Have some old records put away somewhere in your attic? In your basement? Did you inherit someone’s
collection? This page provides general information on assessing your records and determining whether you have a real goldmine or just the same old stuff everyone else has
How Much Are Your Old Records Really Worth?
Please, do not phone us to discuss the value of your record collection, unique items you own or how or where to sell your records. All these questions are answered in detail below. If you must contact us, send us E-Mail. We will answer your E-Mail
Information on Continental Records Buying
Continental Records only purchases brand new 45 RPM records.
If you have a large quantity (2000 or more) of brand new 45s to sell, please contact us for the best price
Continental Records does not buy used 45s or any LPs/12″ or 78s.
If you have such records to sell please read the information we provide below on selling your collection
Don’t Want to Spend 10 More Minutes Reading?
OK, here’s the Scoop . . .
Your records must be in “like new” condition to have any value
Rock ‘n’ roll, rhythm & blues and jazz records manufactured in the 1950s and 1960s are the most valuable records
Other records made in the 1950s and 1960s usually have some value
Most records that were made before 1950 and after 1970 have little or no value (except as detailed below)
Make a list – without a list your records are only worth pennies a piece
Prices detailed on this page
All pricing on this page is for records that are in “like new” condition. LPs and EPs that are “still sealed” (in their original cellophane wrapper) are worth more than the quoted prices
Record condition is paramount
Do you wish to determine the value (or sell) obviously used copies (no sleeves or covers, noisy when played, scratches, marks, writing or tape on label or cover, etc) of common phonograph records from any year (1901-1999)? Most best-selling records from the past were pressed in the millions and used copies usually have little or no value
In almost all cases there are sufficient copies of records in “new” or “like new” to satisfy all current (and future) collector needs
The best value on obviously used records described above is not what money they will fetch but the enjoyment you can still get from them – continuing to play them, enjoying the music and remembering the moments – this is why the records were purchased in the first place (right?)
78s? 45s? LPs? 12″?
Identify your records before you go further
Understand what you own. It is impossible to determine the value (or sell) your records if you do not even know if you have 78s or 45s or LPs or 12″ Singles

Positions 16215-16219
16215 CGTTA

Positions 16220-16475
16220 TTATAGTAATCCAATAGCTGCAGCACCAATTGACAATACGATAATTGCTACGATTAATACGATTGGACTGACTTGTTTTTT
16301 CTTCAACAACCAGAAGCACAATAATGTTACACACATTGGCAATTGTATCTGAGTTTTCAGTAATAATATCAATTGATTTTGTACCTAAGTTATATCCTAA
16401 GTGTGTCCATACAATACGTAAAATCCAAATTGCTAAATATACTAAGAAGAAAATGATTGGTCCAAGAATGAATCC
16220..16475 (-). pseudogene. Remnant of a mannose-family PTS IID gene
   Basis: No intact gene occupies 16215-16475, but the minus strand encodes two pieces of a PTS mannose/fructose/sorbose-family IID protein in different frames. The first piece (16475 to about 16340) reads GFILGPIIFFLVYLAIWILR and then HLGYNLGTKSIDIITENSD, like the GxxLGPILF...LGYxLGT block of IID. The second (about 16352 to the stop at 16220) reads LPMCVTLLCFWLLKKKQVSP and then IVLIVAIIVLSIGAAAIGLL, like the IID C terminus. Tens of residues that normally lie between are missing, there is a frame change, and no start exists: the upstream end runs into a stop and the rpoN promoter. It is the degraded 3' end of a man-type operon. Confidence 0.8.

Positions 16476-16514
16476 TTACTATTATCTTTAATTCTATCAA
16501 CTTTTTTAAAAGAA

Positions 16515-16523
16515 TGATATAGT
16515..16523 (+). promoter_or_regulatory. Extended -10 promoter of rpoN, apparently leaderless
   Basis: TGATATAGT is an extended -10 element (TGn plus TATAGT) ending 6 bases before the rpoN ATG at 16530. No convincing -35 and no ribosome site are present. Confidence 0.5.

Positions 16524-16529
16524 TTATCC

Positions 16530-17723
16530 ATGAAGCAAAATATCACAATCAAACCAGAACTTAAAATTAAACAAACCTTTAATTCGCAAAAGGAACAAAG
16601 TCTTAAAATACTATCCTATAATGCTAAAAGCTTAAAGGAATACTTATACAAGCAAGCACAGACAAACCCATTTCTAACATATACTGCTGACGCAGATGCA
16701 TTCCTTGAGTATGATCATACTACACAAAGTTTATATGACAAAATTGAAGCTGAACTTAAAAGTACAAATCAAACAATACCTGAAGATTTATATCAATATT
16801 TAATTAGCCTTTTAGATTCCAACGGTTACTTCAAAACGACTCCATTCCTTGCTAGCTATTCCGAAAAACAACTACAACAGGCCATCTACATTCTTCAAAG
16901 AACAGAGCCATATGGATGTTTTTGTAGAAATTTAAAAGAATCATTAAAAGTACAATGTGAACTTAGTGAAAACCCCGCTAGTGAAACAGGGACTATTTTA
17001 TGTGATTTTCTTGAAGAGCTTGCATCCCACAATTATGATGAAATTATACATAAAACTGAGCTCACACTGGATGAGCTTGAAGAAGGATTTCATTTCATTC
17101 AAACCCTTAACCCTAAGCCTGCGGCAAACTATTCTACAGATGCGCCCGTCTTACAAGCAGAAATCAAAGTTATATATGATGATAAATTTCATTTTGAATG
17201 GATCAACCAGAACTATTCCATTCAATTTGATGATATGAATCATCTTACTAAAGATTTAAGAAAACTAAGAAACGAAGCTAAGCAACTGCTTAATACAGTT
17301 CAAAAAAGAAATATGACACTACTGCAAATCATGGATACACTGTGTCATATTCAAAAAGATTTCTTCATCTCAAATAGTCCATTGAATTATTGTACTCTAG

Don’t look for the speed on the record or cover – use the record size and photos above to determine what you have. Sort the three different sizes (10″, 7″ and 12″) into three different piles. Count the records of each size. This is your starting point for determing value. Use the four names (78s, 45s, LPs, 12″ singles) for making your list and any communications you might have about them
Rare and Valuable 78s
Most 78s are 10″ in diameter
Popular from 1900 to 1963 (Approximate dates)
Many people think that the older the record, the more it is worth – this is rarely true. Almost all popular 78 RPM records manufactured before 1950 have no value. Let’s face it, most collectors who remember and purchase records made before 1950 are now 80+ years old.
History is important
History does not mean age of the record. Does the record itself have a history? Items with high values are often records that fill spots in a historical era:
The roots of country music (early 1930s and 1940s country artists – often called “hillbilly.”
The history of rock ‘n’ roll – 1950s Rhythm & Blues or rockabilly,
Girl groups of the 1960s,
Northern Soul – Unique American single records (usually not hits in the USA) that were played by DJs in clubs in Northern England (e.g., Manchester, etc) in the late 1960s and early 1970s.
“Italo” disco. After the disco sound died in the USA it continued in Europe in the 1980s. Italo disco records are distinguished by a strong electronic beat and very weak vocals (if any).
Detroit and Motown (early Berry Gordy productions or other Detroit label releases), See Rare & valuable – More Examples above.
Answer records – even if not popular (I’m the Girl from Wolverton Mountain, the Duchess of Earl, etc.),
The history of electric guitar (early Les Paul), or,
Just to complete a collection on a certain artist such as early Jan and Dean on Arwin label or their later 1970s records on the Ode label or early Aretha Franklin on Columbia label etc.
http://www.gocontinental.com/pgde.htm for this article!